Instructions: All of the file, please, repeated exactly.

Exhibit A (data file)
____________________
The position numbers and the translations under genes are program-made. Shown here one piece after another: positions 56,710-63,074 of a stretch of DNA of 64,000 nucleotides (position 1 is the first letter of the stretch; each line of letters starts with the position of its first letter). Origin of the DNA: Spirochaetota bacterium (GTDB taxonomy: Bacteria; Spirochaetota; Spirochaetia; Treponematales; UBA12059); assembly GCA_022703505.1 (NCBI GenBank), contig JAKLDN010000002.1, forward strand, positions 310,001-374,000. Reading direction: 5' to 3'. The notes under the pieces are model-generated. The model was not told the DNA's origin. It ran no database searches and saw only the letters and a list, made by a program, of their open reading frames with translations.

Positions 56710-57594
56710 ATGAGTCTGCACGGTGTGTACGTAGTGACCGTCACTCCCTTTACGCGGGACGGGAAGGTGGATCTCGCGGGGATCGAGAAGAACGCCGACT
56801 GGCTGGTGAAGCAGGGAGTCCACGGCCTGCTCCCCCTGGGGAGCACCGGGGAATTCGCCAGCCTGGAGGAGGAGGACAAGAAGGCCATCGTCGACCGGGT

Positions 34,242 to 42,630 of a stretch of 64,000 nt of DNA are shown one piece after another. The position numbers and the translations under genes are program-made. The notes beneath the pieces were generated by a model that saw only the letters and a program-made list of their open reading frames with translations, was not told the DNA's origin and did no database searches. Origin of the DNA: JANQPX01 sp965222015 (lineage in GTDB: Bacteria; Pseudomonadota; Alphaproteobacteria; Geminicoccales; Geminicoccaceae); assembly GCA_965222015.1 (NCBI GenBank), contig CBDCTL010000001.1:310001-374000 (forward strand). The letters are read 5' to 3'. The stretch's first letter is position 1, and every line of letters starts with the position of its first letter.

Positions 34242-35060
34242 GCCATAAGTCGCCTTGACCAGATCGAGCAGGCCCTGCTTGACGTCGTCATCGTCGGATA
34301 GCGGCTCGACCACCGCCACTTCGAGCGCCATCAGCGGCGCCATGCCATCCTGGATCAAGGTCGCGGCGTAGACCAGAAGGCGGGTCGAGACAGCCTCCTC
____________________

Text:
The position numbers and the translations under genes are program-made. Shown here one piece after another: positions 56,710-63,074 of a stretch of DNA of 64,000 nucleotides (position 1 is the first letter of the stretch; each line of letters starts with the position of its first letter). Origin of the DNA: Spirochaetota bacterium (GTDB taxonomy: Bacteria; Spirochaetota; Spirochaetia; Treponematales; UBA12059); assembly GCA_022703505.1 (NCBI GenBank), contig JAKLDN010000002.1, forward strand, positions 310,001-374,000. Reading direction: 5' to 3'. The notes under the pieces are model-generated. The model was not told the DNA's origin. It ran no database searches and saw only the letters and a list, made by a program, of their open reading frames with translations.

Positions 56710-57594
56710 ATGAGTCTGCACGGTGTGTACGTAGTGACCGTCACTCCCTTTACGCGGGACGGGAAGGTGGATCTCGCGGGGATCGAGAAGAACGCCGACT
56801 GGCTGGTGAAGCAGGGAGTCCACGGCCTGCTCCCCCTGGGGAGCACCGGGGAATTCGCCAGCCTGGAGGAGGAGGACAAGAAGGCCATCGTCGACCGGGT

Positions 34,242 to 42,630 of a stretch of 64,000 nt of DNA are shown one piece after another. The position numbers and the translations under genes are program-made. The notes beneath the pieces were generated by a model that saw only the letters and a program-made list of their open reading frames with translations, was not told the DNA's origin and did no database searches. Origin of the DNA: JANQPX01 sp965222015 (lineage in GTDB: Bacteria; Pseudomonadota; Alphaproteobacteria; Geminicoccales; Geminicoccaceae); assembly GCA_965222015.1 (NCBI GenBank), contig CBDCTL010000001.1:310001-374000 (forward strand). The letters are read 5' to 3'. The stretch's first letter is position 1, and every line of letters starts with the position of its first letter.

Positions 34242-35060
34242 GCCATAAGTCGCCTTGACCAGATCGAGCAGGCCCTGCTTGACGTCGTCATCGTCGGATA
34301 GCGGCTCGACCACCGCCACTTCGAGCGCCATCAGCGGCGCCATGCCATCCTGGATCAAGGTCGCGGCGTAGACCAGAAGGCGGGTCGAGACAGCCTCCTC